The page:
Free Will and Microbes Among Us

A ladybug standing on a cocoon of a parasite that took away her free will when it parasitized her

Not Captains of Our Souls

The more we learn about the creatures who inhabit this planet with us, the more obvious it seems that, regardless of what William Ernst Henley believed, we are not the captain of our souls, nor can we master our fate. [1] Yes, to some degree we can choose how to respond to adversity, and this is really what his poem is about. Written when he lay ill with tuberculosis and feared he might lose a foot, which was especially worrisome because he’d already had one leg cut off when he was sixteen, Henley’s poem honors his courage and his “unconquerable soul.” His words have inspired many people to struggle against fierce odds and to keep going no matter how dire things look.

This is a wonderful thing. By taking messages like this seriously and by using tools gathered from counselors, teachers, and online self-help blogs, we can become ever more resilient. Change is a given in life. Sometimes we even manage to change ourselves according to plan.

Yet life can get in the way. Not only are we a product of our genes, our upbringing, and our culture, but we are also influenced by microscopic life.

Parasites Among Us

Take the parasite Diplostomum pseudospathaceum. John Green mentioned this organism in his novel about Aza Holmes, a sixteen-year-old obsessed with bacteria, parasites, and the fear that her life is determined by forces outside her control. [2] The Diplostomum pseudospathaceum begins its life in egg form, resting in the belly of a bird until pooped into a body of water. Once there, the creatures hatch and seek out their first host, a water snail, where they stay until large enough to move into a fish. There they wriggle around until they find their way into the animal’s eye.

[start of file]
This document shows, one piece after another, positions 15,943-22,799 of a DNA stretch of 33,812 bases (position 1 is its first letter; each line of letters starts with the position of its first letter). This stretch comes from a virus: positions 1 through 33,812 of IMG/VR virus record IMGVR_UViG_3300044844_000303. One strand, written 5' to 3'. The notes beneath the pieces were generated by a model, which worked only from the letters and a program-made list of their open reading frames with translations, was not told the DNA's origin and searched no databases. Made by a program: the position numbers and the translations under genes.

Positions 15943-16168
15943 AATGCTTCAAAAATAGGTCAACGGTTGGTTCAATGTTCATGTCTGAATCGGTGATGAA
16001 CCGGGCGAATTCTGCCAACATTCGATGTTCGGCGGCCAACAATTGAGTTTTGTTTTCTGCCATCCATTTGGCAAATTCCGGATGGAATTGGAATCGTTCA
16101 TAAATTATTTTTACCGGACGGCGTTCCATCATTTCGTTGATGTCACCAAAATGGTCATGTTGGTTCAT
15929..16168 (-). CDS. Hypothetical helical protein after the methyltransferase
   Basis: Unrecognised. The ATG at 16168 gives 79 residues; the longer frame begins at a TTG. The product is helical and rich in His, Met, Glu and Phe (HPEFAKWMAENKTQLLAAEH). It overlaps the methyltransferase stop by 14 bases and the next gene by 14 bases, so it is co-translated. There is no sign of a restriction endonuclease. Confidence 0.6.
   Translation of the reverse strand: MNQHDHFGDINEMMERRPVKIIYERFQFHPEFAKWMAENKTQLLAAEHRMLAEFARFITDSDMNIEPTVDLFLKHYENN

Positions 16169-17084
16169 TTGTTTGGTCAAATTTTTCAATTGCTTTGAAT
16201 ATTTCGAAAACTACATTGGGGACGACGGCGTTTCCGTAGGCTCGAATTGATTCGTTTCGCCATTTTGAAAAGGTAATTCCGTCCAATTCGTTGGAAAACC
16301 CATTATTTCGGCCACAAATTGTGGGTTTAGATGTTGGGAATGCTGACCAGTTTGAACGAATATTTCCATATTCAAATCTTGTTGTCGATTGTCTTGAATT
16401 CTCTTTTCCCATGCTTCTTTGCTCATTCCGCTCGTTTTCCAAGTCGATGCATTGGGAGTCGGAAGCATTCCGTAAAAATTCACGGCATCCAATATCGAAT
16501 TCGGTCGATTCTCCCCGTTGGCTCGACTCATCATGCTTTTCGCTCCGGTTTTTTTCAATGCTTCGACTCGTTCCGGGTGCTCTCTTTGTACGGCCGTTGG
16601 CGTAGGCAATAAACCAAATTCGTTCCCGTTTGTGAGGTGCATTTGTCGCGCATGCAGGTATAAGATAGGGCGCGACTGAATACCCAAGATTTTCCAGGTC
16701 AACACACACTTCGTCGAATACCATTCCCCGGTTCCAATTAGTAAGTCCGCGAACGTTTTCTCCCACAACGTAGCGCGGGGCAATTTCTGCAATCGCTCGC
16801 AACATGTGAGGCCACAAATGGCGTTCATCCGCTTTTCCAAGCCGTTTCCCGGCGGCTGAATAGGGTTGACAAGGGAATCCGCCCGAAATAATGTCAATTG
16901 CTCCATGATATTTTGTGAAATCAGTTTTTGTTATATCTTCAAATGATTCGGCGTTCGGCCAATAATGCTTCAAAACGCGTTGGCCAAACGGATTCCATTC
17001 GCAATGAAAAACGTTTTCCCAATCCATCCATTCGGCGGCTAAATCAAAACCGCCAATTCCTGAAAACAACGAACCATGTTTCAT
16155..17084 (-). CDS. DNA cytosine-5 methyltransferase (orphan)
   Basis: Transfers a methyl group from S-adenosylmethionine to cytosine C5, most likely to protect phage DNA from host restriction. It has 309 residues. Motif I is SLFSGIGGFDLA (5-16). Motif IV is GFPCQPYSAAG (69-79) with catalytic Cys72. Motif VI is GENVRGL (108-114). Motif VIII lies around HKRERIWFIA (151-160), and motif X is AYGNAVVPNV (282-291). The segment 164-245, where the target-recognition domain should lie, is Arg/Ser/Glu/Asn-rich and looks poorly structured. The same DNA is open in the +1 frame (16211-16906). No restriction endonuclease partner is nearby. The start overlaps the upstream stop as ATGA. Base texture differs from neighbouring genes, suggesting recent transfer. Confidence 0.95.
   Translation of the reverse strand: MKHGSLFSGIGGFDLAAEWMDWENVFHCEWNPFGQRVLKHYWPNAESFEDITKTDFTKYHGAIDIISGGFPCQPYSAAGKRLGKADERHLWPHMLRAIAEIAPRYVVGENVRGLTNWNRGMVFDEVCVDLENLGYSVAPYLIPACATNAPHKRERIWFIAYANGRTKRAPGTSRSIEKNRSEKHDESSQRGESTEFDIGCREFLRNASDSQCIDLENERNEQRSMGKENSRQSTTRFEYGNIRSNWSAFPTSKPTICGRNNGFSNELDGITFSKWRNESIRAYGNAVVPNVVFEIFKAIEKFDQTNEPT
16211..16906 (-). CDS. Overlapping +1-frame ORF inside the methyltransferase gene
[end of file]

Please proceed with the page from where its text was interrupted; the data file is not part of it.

At first, the parasites exert their influence on the fish to keep their host safe. You might not notice there was any influencing going on, for wouldn’t the fish would do its best to protect itself, anyway? Yet once the creatures grow to maturity, the fish’s behavior changes. It starts swimming near the surface of the water, moving in ways that will get it noticed by a bird who will snatch it up, allowing the Diplostomum to get inside an avian belly where it can lay its own eggs. [3]